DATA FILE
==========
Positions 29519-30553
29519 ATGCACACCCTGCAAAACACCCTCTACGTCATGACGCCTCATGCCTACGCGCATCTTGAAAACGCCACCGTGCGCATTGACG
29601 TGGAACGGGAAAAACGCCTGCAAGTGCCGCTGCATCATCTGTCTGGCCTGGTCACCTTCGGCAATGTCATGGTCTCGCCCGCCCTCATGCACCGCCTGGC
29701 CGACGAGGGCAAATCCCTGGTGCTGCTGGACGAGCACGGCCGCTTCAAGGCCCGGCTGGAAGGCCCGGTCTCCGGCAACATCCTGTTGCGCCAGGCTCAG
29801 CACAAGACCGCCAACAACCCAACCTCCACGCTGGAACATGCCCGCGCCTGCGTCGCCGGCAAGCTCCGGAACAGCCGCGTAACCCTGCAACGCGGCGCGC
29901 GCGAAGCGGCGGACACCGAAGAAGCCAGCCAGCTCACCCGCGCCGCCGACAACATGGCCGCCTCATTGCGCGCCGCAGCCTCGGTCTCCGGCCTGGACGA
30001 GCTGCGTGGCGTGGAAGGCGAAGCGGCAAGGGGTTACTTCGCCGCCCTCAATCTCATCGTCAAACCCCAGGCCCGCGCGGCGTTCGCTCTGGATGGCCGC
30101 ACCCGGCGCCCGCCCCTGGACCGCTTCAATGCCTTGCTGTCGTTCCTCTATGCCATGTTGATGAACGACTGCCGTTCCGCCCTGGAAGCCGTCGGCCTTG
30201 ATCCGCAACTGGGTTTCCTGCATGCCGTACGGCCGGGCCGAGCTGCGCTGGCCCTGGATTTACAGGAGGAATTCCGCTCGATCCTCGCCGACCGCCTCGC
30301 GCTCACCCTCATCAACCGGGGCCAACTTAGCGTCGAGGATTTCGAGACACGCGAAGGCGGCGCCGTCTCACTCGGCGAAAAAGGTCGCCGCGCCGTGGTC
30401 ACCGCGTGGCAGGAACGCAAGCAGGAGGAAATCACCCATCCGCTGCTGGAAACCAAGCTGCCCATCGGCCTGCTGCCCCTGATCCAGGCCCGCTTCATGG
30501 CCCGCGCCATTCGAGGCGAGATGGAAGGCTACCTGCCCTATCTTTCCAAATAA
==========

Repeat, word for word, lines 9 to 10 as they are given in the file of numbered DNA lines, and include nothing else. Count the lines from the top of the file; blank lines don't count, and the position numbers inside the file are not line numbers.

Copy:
30201 ATCCGCAACTGGGTTTCCTGCATGCCGTACGGCCGGGCCGAGCTGCGCTGGCCCTGGATTTACAGGAGGAATTCCGCTCGATCCTCGCCGACCGCCTCGC
30301 GCTCACCCTCATCAACCGGGGCCAACTTAGCGTCGAGGATTTCGAGACACGCGAAGGCGGCGCCGTCTCACTCGGCGAAAAAGGTCGCCGCGCCGTGGTC